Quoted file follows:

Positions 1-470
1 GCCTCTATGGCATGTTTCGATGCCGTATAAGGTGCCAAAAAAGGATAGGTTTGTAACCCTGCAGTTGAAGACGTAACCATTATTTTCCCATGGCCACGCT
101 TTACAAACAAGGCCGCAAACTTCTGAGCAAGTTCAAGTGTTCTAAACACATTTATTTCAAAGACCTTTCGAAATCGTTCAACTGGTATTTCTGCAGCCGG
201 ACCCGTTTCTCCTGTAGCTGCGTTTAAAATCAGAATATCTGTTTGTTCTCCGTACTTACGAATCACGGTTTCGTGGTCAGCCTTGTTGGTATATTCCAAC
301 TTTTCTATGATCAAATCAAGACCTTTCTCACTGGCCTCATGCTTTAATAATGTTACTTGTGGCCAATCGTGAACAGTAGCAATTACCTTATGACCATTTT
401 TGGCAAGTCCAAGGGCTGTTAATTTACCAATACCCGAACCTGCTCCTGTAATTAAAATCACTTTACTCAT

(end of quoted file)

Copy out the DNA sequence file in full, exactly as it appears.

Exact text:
Positions 1-470
1 GCCTCTATGGCATGTTTCGATGCCGTATAAGGTGCCAAAAAAGGATAGGTTTGTAACCCTGCAGTTGAAGACGTAACCATTATTTTCCCATGGCCACGCT
101 TTACAAACAAGGCCGCAAACTTCTGAGCAAGTTCAAGTGTTCTAAACACATTTATTTCAAAGACCTTTCGAAATCGTTCAACTGGTATTTCTGCAGCCGG
201 ACCCGTTTCTCCTGTAGCTGCGTTTAAAATCAGAATATCTGTTTGTTCTCCGTACTTACGAATCACGGTTTCGTGGTCAGCCTTGTTGGTATATTCCAAC
301 TTTTCTATGATCAAATCAAGACCTTTCTCACTGGCCTCATGCTTTAATAATGTTACTTGTGGCCAATCGTGAACAGTAGCAATTACCTTATGACCATTTT
401 TGGCAAGTCCAAGGGCTGTTAATTTACCAATACCCGAACCTGCTCCTGTAATTAAAATCACTTTACTCAT